Speaking of pie, we Cubs fans can remember when all of our hopes and dreams hinged on Pie.  Not pie in the apple, cherry or banana creme variety, but Pie in the uber-prospect set to carry the franchise on his shoulders variety.  That's Felix Pie... pronounced pee-yay.

Of course, like a countless amount of top prospects in the Windy City, Felix didn't amount to much at Wrigley Field, though he was a minor component of two Division Championship clubs in 2007 & 2008.  Despite his relative disappointment, I can't help but think of Felix every time I hear about pie.  It's an unfortunate and inextricable connection.

On that note, in celebration of National Pie Day, I've decided to show of my modest Felix Pie inventory and pair each card with a corresponding type of pie.  This should make for a fun little exercise, right?  Well... at least it will for me.

What do Cracker Jack and caramel pecan pie have in common?  Caramel, of course!

The nostalgic and briefly resuscitated Cracker Jack brand has long been one of my favorites; especially the 2003 edition, which used the original design found with the confection in 1915.  For that reason, for many years this card represented Mr. Pie in my CATRC, but it was eventually booted for another found later in this post.  Also, this isn't the last time we'll see Cracker Jack.

Mmmmmm.... caramel.

Both of these subjects feature pairings.  The card depicts Cubs outfielders Pie and Alfonso Soriano, while the cherry pie is matched with a big, ol' scoop of ice cream - a la mode, if you will.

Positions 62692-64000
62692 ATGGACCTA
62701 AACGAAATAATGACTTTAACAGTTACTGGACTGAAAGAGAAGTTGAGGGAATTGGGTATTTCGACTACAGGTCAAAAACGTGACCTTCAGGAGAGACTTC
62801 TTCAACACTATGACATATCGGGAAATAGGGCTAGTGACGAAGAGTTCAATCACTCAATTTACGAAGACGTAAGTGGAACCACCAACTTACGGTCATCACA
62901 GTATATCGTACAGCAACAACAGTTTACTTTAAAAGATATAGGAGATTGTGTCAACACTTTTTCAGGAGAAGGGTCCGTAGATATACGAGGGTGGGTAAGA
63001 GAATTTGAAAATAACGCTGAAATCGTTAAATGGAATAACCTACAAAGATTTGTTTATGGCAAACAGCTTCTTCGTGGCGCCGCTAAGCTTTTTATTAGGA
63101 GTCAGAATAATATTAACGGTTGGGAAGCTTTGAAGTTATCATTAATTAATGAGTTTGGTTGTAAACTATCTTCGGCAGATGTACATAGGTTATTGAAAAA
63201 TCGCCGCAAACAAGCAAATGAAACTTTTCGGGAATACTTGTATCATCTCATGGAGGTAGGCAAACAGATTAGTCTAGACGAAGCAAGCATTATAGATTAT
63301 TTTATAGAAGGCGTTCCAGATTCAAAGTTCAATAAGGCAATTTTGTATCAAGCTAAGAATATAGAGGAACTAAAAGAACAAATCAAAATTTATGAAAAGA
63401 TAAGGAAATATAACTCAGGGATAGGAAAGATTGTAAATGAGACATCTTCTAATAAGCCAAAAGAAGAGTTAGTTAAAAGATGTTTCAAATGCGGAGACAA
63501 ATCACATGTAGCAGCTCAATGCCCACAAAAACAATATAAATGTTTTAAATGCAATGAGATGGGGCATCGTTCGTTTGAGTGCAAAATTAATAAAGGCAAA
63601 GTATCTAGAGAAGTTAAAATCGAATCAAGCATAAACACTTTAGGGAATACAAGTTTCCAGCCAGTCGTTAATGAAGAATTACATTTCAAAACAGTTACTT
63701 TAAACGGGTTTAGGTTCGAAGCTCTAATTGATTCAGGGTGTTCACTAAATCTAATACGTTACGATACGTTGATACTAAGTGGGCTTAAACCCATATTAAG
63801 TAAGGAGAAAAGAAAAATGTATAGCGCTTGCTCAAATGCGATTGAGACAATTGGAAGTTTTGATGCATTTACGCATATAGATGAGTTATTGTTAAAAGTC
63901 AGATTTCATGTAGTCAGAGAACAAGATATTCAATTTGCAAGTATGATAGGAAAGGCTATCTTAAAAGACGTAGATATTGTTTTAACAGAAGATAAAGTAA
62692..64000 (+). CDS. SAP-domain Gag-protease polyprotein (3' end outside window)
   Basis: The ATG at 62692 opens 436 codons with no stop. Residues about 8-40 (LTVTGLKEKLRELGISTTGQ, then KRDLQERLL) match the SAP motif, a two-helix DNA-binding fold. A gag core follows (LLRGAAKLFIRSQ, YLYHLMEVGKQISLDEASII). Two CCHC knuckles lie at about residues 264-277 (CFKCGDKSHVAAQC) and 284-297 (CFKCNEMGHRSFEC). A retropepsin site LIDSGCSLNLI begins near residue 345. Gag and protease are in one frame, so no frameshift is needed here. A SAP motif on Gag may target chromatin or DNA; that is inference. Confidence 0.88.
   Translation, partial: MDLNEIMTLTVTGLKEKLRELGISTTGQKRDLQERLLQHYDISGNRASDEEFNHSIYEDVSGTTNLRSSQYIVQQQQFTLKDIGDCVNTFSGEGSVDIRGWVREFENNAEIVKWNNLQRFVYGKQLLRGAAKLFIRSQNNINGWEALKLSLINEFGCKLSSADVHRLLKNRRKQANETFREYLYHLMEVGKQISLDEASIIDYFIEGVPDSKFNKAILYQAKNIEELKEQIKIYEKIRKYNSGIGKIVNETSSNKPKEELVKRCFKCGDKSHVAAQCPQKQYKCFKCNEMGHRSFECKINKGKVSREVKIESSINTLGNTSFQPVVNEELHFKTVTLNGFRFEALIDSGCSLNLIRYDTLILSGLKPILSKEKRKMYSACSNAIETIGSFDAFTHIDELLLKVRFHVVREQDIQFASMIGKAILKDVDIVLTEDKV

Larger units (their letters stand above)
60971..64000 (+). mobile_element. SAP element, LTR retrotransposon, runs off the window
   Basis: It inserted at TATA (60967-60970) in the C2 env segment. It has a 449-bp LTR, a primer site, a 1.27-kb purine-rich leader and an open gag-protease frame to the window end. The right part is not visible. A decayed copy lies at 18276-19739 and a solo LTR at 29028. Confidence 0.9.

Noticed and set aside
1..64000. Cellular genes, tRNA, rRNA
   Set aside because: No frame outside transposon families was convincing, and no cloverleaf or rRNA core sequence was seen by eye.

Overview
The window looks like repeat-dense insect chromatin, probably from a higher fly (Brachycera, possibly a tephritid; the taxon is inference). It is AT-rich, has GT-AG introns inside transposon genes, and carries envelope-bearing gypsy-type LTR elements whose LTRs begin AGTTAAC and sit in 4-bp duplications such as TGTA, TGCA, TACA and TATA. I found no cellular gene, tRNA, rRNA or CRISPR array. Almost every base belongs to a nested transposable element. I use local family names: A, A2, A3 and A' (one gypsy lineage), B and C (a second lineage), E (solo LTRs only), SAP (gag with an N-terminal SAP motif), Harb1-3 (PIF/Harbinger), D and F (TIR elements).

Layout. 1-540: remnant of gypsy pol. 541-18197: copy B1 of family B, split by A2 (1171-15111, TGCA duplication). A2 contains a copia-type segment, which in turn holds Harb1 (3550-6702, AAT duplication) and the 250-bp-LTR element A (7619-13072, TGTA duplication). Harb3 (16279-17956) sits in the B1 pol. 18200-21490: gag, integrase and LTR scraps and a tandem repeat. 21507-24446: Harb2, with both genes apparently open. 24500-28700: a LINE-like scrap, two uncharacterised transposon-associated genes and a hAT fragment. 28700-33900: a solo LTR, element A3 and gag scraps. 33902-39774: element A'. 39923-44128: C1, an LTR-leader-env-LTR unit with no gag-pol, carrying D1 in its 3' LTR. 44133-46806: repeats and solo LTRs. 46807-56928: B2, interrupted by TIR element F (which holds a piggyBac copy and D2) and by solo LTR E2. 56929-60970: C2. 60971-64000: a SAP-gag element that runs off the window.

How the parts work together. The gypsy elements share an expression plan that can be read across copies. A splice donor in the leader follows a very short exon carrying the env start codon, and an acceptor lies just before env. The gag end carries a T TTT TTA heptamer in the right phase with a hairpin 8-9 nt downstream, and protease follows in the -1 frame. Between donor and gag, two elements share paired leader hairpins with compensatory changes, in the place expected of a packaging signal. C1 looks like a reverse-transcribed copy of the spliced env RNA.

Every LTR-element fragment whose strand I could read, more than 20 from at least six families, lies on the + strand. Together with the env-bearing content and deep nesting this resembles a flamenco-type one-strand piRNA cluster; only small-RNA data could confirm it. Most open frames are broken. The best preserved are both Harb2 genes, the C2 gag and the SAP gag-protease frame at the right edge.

In both instances, I greatly prefer one to the other.  In the case of the 2008 Topps Finest Team Favorites insert, Alfonso Soriano, for all of his flaws, gave us Northside fans much more to cheer about than his counterpart.  Likewise, I am not at all a fan of cherry or cherry flavored anything.  However, a fresh scoop of vanilla ice cream always hits the spot.

That said, I do like the Warrant song; so, there's that.

On the left, we have today's star during his post-Cubs days, after he was jettisoned to Baltimore, on Topps Flaghsip offering from 2010.  On the right, we have a slice of traditional apple pie.  What's the connection?

Well, I would say that Topps Flagship is the most iconic, recurring product in the trading card industry - certainly the most widely known.  Correspondingly, the phrase "American as apple pie" didn't come about by accident; this tasty, cinnamon-y treat is pretty iconic itself.

How 'bout them apples?

Pie as a promising minor-leaguer and a key lime pie - how do these match up?

Well, Felix is shown here busting out of the box during his days in high-A ball with the Daytona Cubs.  Daytona, of course, is a city in the always interesting state of Florida.  Care to take a guess as to the official state pie of the Sunshine State?  That's right - key lime.  This is appropriate, seeing as this tart dish's origins lie in the Florida keys.